Remember The Peelian Principles?
Last Updated on May 18, 2021 by RetiredAndAngry
The modern day Police Service was the innovation of Sir Robert Peel, as we all well know.
Broadly speaking there are 9 Peelian Principles on which Policing in the UK is based, and owes its heritage to. They are:-
- To prevent crime and disorder, as an alternative to their repression by military force and severity of legal punishment.
- To recognise always that the power of the police to fulfill their functions and duties is dependent on public approval of their existence, actions and behaviour, and on their ability to secure and maintain public respect.
- To recognise always that to secure and maintain the respect and approval of the public means also the securing of the willing co-operation of the public in the task of securing observance of laws.
- To recognise always that the extent to which the co-operation of the public can be secured diminishes proportionately the necessity of the use of physical force and compulsion for achieving police objectives.
- To seek and preserve public favour, not by pandering to public opinion, but by constantly demonstrating absolutely impartial service to law, in complete independence of policy, and without regard to the justice or injustice of the substance of individual laws, by ready offering of individual service and friendship to all members of the public without regard to their wealth or social standing, by ready exercise of courtesy and friendly good humour, and by ready offering of individual sacrifice in protecting and preserving life.
- To use physical force only when the exercise of persuasion, advice and warning is found to be insufficient to obtain public co-operation to an extent necessary to secure observance of law or to restore order, and to use only the minimum degree of physical force which is necessary on any particular occasion for achieving a police objective.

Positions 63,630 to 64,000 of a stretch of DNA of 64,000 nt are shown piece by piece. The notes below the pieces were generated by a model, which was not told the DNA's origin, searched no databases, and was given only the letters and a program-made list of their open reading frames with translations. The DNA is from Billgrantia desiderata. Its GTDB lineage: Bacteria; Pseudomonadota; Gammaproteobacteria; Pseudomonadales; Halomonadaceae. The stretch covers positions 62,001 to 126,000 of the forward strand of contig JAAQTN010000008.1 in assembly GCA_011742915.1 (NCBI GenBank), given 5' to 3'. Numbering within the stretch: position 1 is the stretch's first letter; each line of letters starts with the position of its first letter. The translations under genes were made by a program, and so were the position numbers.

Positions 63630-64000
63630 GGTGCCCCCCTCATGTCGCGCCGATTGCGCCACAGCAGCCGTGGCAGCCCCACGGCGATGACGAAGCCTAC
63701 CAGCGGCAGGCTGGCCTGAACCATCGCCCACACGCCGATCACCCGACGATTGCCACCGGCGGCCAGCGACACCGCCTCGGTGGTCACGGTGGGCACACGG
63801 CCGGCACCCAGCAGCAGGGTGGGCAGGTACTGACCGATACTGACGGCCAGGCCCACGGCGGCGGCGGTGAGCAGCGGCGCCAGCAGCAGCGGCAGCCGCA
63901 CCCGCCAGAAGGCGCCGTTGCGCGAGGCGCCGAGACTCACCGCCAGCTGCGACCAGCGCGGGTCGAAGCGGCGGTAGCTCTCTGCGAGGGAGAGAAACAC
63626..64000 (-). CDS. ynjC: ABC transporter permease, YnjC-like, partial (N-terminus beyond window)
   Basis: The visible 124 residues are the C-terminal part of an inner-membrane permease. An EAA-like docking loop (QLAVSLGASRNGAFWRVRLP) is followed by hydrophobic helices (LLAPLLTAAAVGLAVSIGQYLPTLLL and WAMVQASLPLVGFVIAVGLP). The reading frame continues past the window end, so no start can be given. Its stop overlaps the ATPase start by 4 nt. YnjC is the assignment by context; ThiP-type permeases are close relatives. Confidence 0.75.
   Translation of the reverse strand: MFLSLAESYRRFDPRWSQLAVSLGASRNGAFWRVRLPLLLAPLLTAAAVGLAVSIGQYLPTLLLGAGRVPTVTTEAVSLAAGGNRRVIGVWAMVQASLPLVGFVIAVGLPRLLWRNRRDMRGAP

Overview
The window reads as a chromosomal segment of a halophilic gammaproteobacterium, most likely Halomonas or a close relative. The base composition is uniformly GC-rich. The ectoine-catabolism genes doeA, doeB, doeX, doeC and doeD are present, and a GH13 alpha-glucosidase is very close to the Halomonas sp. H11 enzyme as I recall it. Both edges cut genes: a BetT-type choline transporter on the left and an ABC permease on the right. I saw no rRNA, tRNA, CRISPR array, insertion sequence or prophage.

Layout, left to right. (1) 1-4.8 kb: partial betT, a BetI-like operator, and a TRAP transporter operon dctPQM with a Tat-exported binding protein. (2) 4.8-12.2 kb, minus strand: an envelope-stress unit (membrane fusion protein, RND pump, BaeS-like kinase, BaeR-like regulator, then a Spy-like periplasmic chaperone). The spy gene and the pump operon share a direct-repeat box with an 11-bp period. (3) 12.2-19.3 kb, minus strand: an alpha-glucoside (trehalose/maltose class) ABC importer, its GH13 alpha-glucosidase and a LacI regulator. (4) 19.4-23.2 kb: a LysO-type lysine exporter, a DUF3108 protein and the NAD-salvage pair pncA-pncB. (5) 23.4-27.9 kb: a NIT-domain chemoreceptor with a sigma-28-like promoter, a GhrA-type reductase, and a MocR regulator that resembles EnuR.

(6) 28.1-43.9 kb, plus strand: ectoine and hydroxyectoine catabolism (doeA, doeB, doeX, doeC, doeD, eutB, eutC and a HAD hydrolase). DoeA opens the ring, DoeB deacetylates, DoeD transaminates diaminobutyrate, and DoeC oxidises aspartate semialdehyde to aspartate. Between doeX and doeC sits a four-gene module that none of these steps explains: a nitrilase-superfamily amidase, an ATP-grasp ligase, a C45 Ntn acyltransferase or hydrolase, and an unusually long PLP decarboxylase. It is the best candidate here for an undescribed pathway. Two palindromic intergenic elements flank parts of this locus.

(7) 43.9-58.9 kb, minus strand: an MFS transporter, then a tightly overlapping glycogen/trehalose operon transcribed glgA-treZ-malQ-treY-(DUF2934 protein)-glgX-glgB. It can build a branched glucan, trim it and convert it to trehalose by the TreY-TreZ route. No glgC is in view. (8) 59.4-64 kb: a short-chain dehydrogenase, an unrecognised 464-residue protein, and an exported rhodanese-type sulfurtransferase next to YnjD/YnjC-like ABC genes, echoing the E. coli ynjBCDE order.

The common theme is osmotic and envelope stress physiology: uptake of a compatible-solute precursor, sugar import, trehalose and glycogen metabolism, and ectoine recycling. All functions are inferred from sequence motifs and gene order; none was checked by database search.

- To maintain at all times a relationship with the public that gives reality to the historic tradition that the police are the public and that the public are the police, the police being only members of the public who are paid to give full-time attention to duties which are incumbent on every citizen in the interests of community welfare and existence.
- To recognise always the need for strict adherence to police-executive functions, and to refrain from even seeming to usurp the powers of the judiciary of avenging individuals or the State, and of authoritatively judging guilt and punishing the guilty.
- To recognise always that the test of police efficiency is the absence of crime and disorder, and not the visible evidence of police action in dealing with them.
Sir Robert, God bless him, summed his new Police Force up in this way
The police are the public and the public are the police; the police being only members of the public who are paid to give full time attention to duties which are incumbent on every citizen in the interests of community welfare and existence.
In no way do I disagree with this, it is the bedrock on which ‘Policing by Consent’ is built. Being a bit of a traditionalist, it has stood the test of time, and is still the perfect foundation for Policing in the UK.
In a Twitter conversation with the College of Policing today, they described, for my benefit, how their Graduate Entry Scheme will work.
With the old training, you pass your probation, you're a police officer. With the new learning, you pass your probation, you become a police officer but are also awarded a degree. We just want to make it clear that you don't need a degree beforehand with this entry route.— College of Policing (@CollegeofPolice) May 18, 2021
Whichever way you slice it, eventually, the Police Service of England and Wales will be 100% Graduates, or Apprentices who need to obtain a Degree before they can pass their Probation. It will take a few years, but if the College of Policing get their way (and currently they have) it is inevitable.
What has that got to do with Peel and his Principles you may ask.
The answer to that depends on how much value you attach to “The police are the public and the public are the police”
The latest estimates indicate that only 42% of the adult population (16-64) had a Degree in any subject. This figure from the Office of National Statistics.
Less than 50% of the population hold a degree but we now expect 100% of our Police Service to either hold, or obtain, a Degree.
How does that sit with Sir Robert Peel’s vision of a Police Force, sorry, Service?
We are in danger of breaking away from the Peelian Principles and creating some kind of elite Police Service. Is that what ‘the public’ really wants.